The AEC Matador was an artillery tractor built by the Associated Equipment Company for British and Commonwealth forces during the Second World War.
AEC had already built a 4 x 2 lorry, also known as the Matador (all AEC lorries received 'M' names).
The Matador was distinctive with its flat fronted cab with gently curved roof, wheels at the corners and a flat load carrying area covered by a canvas or tarpaulin tilt. The cab was made from Ash and clad in steel. It was equipped with a winch (7-ton load in its case) like all artillery tractors. The O853 provided the basis for the 'Dorchester' Armoured Command Vehicle.
AEC also produced a larger 'Marshall' 6x6 vehicle (model O854) based on the 4x4 Matador which were generally, if not officially, also called Matador. The O854 also provided the basis for an Armoured Command Vehicle, the O857.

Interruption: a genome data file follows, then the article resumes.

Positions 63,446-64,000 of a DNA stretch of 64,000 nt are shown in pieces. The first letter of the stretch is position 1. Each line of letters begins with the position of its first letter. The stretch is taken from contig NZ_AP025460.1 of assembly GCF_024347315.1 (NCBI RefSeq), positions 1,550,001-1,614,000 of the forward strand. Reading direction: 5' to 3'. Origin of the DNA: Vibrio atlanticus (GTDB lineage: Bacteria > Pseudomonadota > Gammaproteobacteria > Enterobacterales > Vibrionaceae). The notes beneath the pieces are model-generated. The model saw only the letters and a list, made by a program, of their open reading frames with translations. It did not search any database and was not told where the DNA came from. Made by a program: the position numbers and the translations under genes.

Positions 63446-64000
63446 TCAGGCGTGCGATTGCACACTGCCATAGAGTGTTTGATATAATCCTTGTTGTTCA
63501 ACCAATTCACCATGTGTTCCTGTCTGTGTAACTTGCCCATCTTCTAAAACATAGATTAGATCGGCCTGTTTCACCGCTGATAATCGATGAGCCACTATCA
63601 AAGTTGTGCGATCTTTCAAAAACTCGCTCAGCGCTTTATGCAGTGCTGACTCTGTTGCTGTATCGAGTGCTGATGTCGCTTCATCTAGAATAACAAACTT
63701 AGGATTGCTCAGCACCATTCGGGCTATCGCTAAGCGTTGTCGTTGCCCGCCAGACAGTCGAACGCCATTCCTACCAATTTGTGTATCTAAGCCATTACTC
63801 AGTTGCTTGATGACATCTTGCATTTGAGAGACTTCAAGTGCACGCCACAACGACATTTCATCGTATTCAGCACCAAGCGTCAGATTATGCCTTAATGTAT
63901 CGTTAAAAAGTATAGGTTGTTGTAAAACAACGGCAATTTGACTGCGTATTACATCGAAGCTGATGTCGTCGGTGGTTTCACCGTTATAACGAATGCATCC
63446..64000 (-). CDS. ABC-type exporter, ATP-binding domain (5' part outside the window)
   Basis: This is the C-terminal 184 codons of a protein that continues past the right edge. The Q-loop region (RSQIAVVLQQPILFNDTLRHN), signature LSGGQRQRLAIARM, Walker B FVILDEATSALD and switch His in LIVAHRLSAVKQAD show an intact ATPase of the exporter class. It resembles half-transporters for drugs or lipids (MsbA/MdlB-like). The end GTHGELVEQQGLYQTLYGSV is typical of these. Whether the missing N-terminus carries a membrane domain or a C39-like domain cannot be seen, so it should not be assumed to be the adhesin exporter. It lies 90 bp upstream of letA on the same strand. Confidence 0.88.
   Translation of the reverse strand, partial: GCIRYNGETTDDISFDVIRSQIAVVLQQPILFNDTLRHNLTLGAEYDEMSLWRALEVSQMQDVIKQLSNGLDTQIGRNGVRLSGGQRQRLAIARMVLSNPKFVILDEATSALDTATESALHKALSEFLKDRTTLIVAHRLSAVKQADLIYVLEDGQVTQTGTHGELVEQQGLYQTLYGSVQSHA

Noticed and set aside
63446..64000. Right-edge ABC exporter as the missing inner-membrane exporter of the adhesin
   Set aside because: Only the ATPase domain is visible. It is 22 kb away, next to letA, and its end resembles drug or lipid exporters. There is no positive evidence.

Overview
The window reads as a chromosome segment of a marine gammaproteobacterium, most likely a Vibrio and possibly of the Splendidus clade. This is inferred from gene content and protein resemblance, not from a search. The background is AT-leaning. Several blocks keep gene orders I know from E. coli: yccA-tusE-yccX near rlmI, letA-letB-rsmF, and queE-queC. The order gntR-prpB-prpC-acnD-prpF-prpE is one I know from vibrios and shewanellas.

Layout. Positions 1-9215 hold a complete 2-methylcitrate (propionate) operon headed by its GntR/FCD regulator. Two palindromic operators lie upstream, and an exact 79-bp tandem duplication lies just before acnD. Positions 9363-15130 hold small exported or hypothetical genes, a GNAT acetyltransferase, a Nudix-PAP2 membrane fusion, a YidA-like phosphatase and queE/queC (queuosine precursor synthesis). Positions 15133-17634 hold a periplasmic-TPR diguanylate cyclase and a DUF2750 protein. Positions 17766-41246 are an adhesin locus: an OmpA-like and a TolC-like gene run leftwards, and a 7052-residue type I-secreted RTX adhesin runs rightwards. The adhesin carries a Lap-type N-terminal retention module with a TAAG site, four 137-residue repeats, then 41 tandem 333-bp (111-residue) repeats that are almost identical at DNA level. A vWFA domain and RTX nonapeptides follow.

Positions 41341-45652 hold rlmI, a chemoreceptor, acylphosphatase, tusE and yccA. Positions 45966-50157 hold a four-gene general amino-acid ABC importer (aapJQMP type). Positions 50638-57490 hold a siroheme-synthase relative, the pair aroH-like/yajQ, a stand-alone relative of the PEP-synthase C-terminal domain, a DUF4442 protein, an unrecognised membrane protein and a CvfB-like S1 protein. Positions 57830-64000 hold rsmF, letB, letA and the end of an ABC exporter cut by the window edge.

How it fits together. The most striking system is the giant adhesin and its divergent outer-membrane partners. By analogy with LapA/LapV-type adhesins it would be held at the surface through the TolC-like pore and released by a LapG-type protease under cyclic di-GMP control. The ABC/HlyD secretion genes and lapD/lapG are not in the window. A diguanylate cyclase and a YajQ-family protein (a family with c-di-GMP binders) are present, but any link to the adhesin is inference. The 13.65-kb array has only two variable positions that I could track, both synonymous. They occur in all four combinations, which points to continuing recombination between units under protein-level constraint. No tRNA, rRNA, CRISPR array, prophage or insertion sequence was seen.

About 9,000 Matadors were built, some going to the RAF.
For the British Army, it fulfilled a role between the Morris C8 Quad pulling smaller guns such as the 25 pdr Gun-Howitzer and the Scammell Pioneer used for the 7.2 inch howitzer, and was commonly used for the 5.5 inch Medium Gun and the QF 3.75 inch AA gun. It was also found to be a generally useful vehicle and adapted for other roles including carrying a 25 pdr gun on the back.
The RAF used theirs in the flat bed form for load carrying. The 6-wheeler Matador Type A was used as a refuelling tanker, capable of carrying 2,500 Imperial gallons of fuel and also for towing ashore Short Sunderland flying boats at their stations.
In 1942/43 for the North African campaign some Matadors mounted the 6 pounder anti-tank gun to give the AEC Mk1 Gun Carrier "Deacon".
Post war the Matador was found in civilian use as a recovery truck, a showmans vehicle, and general contractor use. Also useful for forestry work because of its good offroad performance.